My Mum has never been a nice person but out of moral obligation I am increasinly involved in her care and I do it because noone else will. I don't like her very much. Are you all shocked??? Ditto, I guess, is morally obliged to care for this lady and cares enough, for instance, to remove the phones to lessen her distress.

    I fear that the lady referred to has suffered from Narcissistic Personality Disorder (hope I spelled that right) all her life . I'm no specialist, of course, but put it into Google and note the symptoms!!

    Also, what's all this bizarre stuff that someone came out with regarding Holland, South Africa, the lady being 75 etc? I expect Ditto was baffled and upset by this. It's as strange as one of you deciding that I have red hair and I'm 5ft 5. (I don't, and I'm not).

    Anyway, not had any experience of distress with the telephones, Ditto but it sound like you did a good thing.

    Feel free to keep posting - I was interested and dismayed to read your current situation.

    Susan
     
  14. EmJ

    EmJ Registered User

    Sep 26, 2007
    230
    Scotland
    Everyone's experience of caring is different. I feel it's important that both the carer and the person with dementia are supported.

    Regardless of how someone feels about the person they care for both should be supported.

    Are you caring for this person all the time on your own Ditto? Do you get appropriate support?

    I worry that this may be your only way to get support and it is therefore important to focus on how to help you and the person you support.

    Take care,

    EmJ:)
     
  15. Margarita

    Margarita Registered User

    Feb 17, 2006
    10,824
    london
    #15 Margarita, Jun 3, 2008
    Last edited: Jun 3, 2008
    I can see the point that ishard making I don't feel that she being judgmental or making a judgment .

    Because also all I am getting at is that no matter what past or how the person was before AZ , they do come across more selfish as being selfish because they lose the ability of empathy, because of the brain damage from the diseases & that is a Fact its a symptom



    You must of overheard her when she had AZ , as she said she was sick , she was right she is sick . Did or do her friends understand what AZ does to a person brain ?


    All I am trying to do is make you understand that she can not help herself have any empathy for anyone else but herself .

    people with mental illness even without a dementica lose the ability to have sympathy for anyone . let alone someone with a dementica

    I understand how frustrating that must be for you , but imagine how it must feel for her in her brain , to know now at a time when she really ill with a brain damage all her friend disappear, if she had cancer I bet they show her more compassion then what they showing her now , just because she saying things that she can't help, saying the wrong things in social situation I hope your understand that in time where she coming from, soon in time she lose all social skills not only verbally

    No matter what her friends say about her don't liten to them . Make a relationship with this woman from her hear now from how you know her , even with what she says about another people who are ill , but then its your choice .

    She may of been moany gurmpy , so what ant most of us.
    she got a mental illness , sounds like her friends need more education on the symptoms of dementia.

    May be in time your learn more about the symptoms of dementica so it help you with your frustration of caring for her as it did with me .
     
  16. Skye

    Skye Registered User

    Aug 29, 2006
    17,000
    SW Scotland
    Spot on, Maggie!

    Whatever this lady's personality and life style has been is now irrelevant. She is now a person with dementia, and needs care and understanding.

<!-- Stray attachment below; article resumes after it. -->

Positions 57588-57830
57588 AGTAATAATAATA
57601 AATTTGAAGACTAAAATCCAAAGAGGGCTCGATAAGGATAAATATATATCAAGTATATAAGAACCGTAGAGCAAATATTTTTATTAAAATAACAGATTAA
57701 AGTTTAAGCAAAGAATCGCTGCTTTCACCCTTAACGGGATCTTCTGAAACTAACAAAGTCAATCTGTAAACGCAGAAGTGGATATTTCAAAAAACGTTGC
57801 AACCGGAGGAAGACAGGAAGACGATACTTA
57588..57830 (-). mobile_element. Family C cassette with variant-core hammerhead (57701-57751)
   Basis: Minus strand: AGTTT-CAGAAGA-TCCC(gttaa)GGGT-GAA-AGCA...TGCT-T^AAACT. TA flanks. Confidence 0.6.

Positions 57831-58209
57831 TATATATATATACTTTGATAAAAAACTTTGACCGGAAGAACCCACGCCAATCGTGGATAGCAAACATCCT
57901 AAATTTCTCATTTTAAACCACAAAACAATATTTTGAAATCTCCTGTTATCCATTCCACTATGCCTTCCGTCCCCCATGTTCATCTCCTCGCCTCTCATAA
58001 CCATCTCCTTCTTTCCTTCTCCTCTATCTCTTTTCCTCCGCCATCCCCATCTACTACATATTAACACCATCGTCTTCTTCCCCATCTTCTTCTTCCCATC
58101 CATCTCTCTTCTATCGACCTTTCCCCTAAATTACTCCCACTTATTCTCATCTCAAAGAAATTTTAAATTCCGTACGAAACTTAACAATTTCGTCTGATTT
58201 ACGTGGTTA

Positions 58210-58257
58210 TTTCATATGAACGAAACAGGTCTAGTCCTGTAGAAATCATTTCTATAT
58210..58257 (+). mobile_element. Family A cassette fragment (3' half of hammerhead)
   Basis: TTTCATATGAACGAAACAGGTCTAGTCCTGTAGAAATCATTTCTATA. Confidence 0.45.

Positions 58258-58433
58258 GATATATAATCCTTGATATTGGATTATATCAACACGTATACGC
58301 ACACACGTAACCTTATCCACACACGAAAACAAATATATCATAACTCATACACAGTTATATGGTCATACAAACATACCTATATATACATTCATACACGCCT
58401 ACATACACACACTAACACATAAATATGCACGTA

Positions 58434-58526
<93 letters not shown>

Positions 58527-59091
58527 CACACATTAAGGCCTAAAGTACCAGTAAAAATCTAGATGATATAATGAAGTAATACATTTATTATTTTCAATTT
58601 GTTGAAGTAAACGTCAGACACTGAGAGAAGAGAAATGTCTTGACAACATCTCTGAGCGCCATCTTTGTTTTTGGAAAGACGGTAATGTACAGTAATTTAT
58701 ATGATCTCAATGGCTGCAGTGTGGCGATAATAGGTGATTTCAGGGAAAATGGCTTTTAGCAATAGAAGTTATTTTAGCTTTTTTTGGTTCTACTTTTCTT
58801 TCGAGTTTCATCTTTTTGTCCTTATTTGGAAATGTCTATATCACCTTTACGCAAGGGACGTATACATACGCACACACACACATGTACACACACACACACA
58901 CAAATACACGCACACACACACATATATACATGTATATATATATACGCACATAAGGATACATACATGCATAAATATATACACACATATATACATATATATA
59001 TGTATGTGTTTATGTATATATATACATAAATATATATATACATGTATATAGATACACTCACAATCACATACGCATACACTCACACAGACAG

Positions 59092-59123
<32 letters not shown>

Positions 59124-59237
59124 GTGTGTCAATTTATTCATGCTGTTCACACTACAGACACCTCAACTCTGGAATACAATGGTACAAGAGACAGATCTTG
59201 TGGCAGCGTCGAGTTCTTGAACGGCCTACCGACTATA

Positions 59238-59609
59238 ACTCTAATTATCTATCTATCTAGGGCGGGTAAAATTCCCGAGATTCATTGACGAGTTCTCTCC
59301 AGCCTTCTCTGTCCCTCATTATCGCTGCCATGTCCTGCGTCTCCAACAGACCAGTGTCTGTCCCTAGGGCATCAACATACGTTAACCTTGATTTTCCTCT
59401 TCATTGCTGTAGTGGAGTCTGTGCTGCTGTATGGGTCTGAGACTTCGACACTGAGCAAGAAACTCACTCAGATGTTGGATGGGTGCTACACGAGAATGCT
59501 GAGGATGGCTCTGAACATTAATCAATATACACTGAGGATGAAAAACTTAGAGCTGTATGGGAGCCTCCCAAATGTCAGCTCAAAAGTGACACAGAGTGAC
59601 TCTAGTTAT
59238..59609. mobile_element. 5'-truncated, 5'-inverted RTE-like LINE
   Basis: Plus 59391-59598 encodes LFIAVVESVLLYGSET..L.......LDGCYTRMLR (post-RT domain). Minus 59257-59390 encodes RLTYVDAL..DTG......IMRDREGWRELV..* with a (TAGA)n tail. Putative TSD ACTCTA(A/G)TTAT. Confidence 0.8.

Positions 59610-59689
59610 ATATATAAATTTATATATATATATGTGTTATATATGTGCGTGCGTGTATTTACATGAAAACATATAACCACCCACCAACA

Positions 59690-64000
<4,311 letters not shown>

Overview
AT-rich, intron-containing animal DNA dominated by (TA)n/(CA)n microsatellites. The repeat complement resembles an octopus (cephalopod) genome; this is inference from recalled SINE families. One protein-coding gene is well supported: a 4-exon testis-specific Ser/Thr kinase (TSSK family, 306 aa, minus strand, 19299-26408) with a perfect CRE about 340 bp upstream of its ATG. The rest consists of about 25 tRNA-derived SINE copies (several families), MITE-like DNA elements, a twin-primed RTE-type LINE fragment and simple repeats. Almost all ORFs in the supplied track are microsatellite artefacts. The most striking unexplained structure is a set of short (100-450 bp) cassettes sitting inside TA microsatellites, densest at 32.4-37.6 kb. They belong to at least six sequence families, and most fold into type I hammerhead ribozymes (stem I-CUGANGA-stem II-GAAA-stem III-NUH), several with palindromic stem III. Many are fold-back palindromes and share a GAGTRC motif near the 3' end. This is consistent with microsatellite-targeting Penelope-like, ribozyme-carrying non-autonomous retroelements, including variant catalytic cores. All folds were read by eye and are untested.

I'm not saying you're not giving her care, Ditto, but I hope you are able also to give her understanding.

    I know that some members are caring for a parent where there has been a difficult relationship, and that must make it so difficult to care. But I get the impression (and I'm sure you'll correct me if I'm wrong!), that you are in fact an employee rather than a member of the family, Ditto?

    If this is the case, then I have to agree with ishard, I think you should consider whether this is the right position for you.
     
  17. Margarita

    Margarita Registered User

    Feb 17, 2006
    10,824
    london
    PS

    what this thread was about . The phone

    Am wondering

    Is the change for the better , making her not so agitated in her taking the phone away ?.
     
  18. Ditto

    Ditto Registered User

    May 17, 2008
    45
    Cape Town
    YES! taking away the telephone has improved her agitation!

    Well!

    all I can truly say now is I'm shocked if not flabbagasted at the amount of venom flying around this thread. Its a great shame.

    My last post listed all the things that I did not recall saying as well as a whole bunch of stuff that some of you have presumed, so perhaps for the time being, I should just consider adding to the list as I really don't recall saying that "I didn't like my patient" It seems to me that a lot of you are in need of a punch bag so I'm IT!

    Actually and contrary to just about everything so far, I like my patient very very much otherwise I would not have searched the internet, seeking advice with my own preceious time, I would not be here continuing this conversation which is becoming nothing more than a waste of time and I certainly wouldn't be looking after her 24/7 with little time to myself, constant sleepless nights and daily abuse.

    I have known my patient for a long time, having originally been employed to act as her PA/Assistant long before she developed A/D. In those days my duties included organising and catering her bridge parties, making appointments for and driving her to hairdressers, beauty salons and luncheons. I was employed to oversee the general running of her household and daily staff and to diarise and cater lunch, dinner and drinks parties as well as to oversee all household maintenance and repairs and to do all the daily, weekly and monthly shopping.